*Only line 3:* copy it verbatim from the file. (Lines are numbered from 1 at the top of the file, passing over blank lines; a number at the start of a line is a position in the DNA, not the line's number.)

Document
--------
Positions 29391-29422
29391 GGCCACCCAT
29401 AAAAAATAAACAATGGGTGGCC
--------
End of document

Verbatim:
29401 AAAAAATAAACAATGGGTGGCC